No this is NOT a joke
Honestly there are times when we really wish we were making stuff up, but this is not one of those times. According to a post on the Barron’s web site;
“Jefferies’ Shaunak Deepak says he is “more confident in the long-term sales potential of [MannKind’s (MNKD)] Afrezza” despite lackluster early sales. He explains why:
We spoke with 16 endocrinologists at the ENDO meeting, none of whom had prescribed Afrezza as of early March. However, feedback suggested strong interest in the drug, so we spoke to two physicians at diabetes centers who had prescribed the drug six and four times, respectively. The first physician had prescribed Afrezza in patients with Type 2 diabetes who were failing basal insulin alone. He suggested that some physicians may see the adoption of mealtime insulin as a logical step before basal insulin, but that the basal-first paradigm was “cast in stone,” suggesting there may be a long learning curve for first-line Afrezza adoption. The second physician described using Afrezza instead of injectable mealtime insulin in both Type 1 and Type 2 diabetics. He had favorable initial impressions of the drug. Collectively, the feedback suggested that Afrezza could be a desirable option as a first insulin or an alternative to injectable mealtime insulin, but that it will likely take additional time to educate physicians to use Afrezza to its full potential.
As a result, Deepak now expects an Afrezza “trajectory” of ten years, resulting in his price target coming down to $9 from $10.”
Now Diabetic Investor does not know Mr. Deepak but when anyone uses the phrase “long-term” with MannKind we do question their sanity. Even more so when they believe that Afrezza will be here ten years from today. We hate to break the news to Mr. Deepak MannKind and/or Afrezza will be lucky if they still exist a year from today let alone ten years from now.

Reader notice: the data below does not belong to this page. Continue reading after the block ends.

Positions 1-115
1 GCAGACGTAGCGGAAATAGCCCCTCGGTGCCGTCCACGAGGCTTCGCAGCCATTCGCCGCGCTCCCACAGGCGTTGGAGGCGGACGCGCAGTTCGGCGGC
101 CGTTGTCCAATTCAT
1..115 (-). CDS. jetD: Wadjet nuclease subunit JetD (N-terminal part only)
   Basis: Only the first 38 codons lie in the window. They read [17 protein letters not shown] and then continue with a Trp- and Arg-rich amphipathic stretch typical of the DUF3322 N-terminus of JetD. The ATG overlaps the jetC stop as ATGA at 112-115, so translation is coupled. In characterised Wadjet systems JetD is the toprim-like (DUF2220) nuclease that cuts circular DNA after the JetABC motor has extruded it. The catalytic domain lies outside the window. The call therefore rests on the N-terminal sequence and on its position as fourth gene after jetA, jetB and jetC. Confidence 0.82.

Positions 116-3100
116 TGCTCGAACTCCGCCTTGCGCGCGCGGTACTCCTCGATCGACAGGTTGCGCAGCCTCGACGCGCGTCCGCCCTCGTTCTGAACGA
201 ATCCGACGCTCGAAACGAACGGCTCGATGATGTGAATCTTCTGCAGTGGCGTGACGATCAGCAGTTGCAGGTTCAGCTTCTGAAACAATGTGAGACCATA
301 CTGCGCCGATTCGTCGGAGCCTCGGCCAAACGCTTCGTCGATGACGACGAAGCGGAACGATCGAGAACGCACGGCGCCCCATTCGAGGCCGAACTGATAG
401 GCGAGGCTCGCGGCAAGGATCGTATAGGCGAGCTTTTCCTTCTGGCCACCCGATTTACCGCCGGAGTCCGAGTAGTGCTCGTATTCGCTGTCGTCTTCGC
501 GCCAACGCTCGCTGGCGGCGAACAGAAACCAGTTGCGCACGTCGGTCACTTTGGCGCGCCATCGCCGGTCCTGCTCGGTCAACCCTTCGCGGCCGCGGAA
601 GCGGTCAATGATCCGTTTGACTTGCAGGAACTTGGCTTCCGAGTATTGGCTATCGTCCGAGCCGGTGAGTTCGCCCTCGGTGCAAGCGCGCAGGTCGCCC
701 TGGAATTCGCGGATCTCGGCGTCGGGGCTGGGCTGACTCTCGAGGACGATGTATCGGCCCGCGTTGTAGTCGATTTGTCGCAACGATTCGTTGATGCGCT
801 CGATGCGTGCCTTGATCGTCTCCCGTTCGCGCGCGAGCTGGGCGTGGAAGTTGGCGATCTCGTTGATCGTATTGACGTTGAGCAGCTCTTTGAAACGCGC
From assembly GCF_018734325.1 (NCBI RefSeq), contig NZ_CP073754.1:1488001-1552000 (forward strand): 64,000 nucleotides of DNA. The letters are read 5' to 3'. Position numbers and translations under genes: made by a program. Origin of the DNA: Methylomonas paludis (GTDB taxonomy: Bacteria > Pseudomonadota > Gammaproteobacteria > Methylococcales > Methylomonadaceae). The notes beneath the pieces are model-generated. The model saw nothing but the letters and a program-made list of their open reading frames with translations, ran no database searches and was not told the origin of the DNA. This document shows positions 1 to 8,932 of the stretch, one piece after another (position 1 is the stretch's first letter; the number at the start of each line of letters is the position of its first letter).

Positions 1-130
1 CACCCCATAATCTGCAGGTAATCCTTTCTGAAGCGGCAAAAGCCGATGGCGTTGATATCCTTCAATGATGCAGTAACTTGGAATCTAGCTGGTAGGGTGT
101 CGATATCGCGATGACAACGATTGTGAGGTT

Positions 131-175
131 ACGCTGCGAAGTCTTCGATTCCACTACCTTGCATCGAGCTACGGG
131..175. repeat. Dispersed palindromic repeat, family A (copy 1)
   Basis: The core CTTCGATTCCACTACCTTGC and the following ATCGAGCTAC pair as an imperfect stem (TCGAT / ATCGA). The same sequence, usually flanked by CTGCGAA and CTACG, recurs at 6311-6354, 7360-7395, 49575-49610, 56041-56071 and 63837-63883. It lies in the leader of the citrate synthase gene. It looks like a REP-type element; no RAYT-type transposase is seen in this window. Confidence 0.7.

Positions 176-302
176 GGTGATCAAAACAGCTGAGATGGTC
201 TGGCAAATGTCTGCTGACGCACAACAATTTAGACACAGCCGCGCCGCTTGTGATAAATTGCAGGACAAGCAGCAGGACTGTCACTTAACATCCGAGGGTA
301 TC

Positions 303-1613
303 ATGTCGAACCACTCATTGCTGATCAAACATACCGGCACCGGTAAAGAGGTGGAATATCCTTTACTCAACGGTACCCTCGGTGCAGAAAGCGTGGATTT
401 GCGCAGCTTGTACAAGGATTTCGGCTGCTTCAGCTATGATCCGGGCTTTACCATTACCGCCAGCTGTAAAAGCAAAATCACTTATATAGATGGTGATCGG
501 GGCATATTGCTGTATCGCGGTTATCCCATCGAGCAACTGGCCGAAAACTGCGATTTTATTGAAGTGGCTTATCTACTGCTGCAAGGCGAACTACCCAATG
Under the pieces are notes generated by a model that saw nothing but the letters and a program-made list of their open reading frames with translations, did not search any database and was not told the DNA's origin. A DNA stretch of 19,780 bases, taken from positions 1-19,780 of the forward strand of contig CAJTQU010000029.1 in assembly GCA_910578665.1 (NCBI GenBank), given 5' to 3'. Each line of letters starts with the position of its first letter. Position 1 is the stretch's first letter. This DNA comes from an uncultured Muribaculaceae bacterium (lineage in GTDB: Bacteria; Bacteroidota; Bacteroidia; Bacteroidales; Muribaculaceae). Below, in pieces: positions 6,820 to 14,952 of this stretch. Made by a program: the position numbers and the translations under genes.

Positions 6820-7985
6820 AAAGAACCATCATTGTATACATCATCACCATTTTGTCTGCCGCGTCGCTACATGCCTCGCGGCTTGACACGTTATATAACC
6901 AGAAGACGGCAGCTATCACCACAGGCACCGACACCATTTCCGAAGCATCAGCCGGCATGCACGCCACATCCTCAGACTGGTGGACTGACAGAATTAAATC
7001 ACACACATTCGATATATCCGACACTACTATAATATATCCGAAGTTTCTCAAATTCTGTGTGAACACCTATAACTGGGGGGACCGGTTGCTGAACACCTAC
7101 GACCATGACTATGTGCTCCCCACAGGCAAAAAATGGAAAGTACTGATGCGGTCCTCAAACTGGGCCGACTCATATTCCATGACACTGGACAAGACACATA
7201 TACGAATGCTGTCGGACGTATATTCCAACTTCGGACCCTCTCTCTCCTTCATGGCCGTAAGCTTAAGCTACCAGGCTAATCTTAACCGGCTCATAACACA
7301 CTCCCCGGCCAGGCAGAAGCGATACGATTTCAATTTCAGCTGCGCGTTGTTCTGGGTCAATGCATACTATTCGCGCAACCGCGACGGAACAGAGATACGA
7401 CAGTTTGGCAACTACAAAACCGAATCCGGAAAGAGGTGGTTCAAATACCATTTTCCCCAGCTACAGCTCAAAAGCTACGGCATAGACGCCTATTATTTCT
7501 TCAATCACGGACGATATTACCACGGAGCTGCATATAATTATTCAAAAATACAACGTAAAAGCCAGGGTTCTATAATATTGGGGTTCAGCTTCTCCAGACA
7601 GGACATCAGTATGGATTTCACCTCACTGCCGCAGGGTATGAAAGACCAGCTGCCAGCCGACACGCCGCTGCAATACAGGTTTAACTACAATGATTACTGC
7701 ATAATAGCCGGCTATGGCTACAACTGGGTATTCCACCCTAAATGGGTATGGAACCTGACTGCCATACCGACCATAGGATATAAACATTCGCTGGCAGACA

Still it might be possible that Mr. Deepak knows something we don’t so we decided to see just how accurate he’s been with MannKind. Back on August 27th of last year Jeffries initiated coverage on MannKind with a Buy rating and $10 price target at the time Deepak wrote:
“We believe Afrezza could address a major unmet need among patients poorly controlled with oral drugs that have not advanced to injectable agents. Surveys of insulin non-adherence suggest a not insubstantial portion of patients reject insulin due to reluctance to take shots. Accounting for other factors that influence patient avoidance of insulin, we believe Afrezza could be used as a first-line insulin for almost 8% of type 2 patients failing oral drugs, worth $1.6b in peak U.S. sales. We believe Sanofi would promote Afrezza as a first-line insulin to gain and retain patients for its $8b+ insulin franchise.”
Just an FYI shares of MannKind have fallen almost 30% since Jeffries initiated coverage and haven’t come close to their $10 price target.
Now we know that Mr. Deepak unlike Ken and Gomer is not a pump and dumper. Nor do we believe, in spite of what he has written, that he is a delusional MannKind zealot. No like so many other analysts who know little about this wacky world they seek out the opinions of experts. In this case physicians who have experience treating patients with diabetes. The only problem is these physicians as experienced as they are don’t deal with issues like reimbursement or formulary placement. Nor does he understand that the complex nature of transitioning a patient to insulin therapy.
The fact is this is a trap many analysts fall into, as they believe just because physicians say they are might use a new drug that they will actually use this new drug when it arrives. Back when Exubera came to market analysts who were covering Pfizer (NYSE:PFE) fell into this same trap as back then there were physicians who noted they would use it, that it had a place in their practice. It wasn’t until they had real world experience with the drug did they realize Exubera was not the answer.
The difference between Exubera and Afrezza is that Afrezza does have a place in the treatment paradigm just not a major place. However given the many issues the drug has we’re just not sure that Sanofi (NYSE:SNY) can afford to remain committed to MannKind. Should Sanofi walk away from this partnership, and this is possible, it would be a devastating blow to MannKind. Even if Sanofi paid MannKind some sort of breakup fee this would only delay the inevitable.
We really don’t mean to pick on Mr. Deepak and we give him credit for doing his research however like so many other well-meaning analysts they just don’t understand the nature of this wacky world. Yet we would like to thank Mr. Deepak for giving us a good laugh – MannKind and long-term in the same sentence – and yes pigs can fly.